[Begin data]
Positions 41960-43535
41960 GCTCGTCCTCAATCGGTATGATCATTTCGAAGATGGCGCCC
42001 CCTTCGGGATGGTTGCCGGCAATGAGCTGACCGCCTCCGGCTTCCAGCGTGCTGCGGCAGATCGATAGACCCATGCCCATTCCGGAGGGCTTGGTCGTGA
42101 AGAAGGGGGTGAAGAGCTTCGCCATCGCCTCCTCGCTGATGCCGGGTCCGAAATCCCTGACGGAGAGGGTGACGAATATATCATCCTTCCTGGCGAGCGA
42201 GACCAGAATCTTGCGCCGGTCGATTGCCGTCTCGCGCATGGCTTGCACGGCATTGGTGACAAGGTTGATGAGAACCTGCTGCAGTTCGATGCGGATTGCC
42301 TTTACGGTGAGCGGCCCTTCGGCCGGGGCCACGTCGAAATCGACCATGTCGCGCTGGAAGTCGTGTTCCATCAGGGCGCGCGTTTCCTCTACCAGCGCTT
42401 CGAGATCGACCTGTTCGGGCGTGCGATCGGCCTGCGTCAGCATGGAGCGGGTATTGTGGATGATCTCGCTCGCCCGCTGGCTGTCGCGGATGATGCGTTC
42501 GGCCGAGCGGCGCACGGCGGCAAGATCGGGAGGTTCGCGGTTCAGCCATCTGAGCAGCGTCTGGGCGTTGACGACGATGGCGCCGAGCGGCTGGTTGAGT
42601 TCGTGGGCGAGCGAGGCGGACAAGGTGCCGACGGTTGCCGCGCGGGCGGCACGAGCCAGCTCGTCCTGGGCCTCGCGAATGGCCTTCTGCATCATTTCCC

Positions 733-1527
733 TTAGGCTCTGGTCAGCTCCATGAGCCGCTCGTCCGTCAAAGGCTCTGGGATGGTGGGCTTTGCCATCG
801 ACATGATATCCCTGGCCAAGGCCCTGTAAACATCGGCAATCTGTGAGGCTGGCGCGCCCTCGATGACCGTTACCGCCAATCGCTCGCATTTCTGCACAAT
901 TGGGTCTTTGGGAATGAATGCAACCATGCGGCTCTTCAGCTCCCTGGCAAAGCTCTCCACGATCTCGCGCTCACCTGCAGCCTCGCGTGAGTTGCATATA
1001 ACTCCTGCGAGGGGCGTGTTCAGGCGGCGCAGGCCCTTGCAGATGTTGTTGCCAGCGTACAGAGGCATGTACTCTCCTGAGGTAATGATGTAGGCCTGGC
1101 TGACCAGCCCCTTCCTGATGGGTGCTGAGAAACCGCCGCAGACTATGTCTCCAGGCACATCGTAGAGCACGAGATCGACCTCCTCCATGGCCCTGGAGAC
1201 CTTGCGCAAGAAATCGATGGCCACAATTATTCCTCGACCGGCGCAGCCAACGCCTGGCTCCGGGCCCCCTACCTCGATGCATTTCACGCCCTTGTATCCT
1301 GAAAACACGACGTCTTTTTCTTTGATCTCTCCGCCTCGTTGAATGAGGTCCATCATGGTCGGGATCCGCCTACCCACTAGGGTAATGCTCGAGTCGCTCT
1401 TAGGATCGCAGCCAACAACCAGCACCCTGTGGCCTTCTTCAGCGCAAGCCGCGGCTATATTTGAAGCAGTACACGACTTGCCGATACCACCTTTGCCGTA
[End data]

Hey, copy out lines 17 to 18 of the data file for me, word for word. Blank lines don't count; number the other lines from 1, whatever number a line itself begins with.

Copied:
1301 GAAAACACGACGTCTTTTTCTTTGATCTCTCCGCCTCGTTGAATGAGGTCCATCATGGTCGGGATCCGCCTACCCACTAGGGTAATGCTCGAGTCGCTCT
1401 TAGGATCGCAGCCAACAACCAGCACCCTGTGGCCTTCTTCAGCGCAAGCCGCGGCTATATTTGAAGCAGTACACGACTTGCCGATACCACCTTTGCCGTA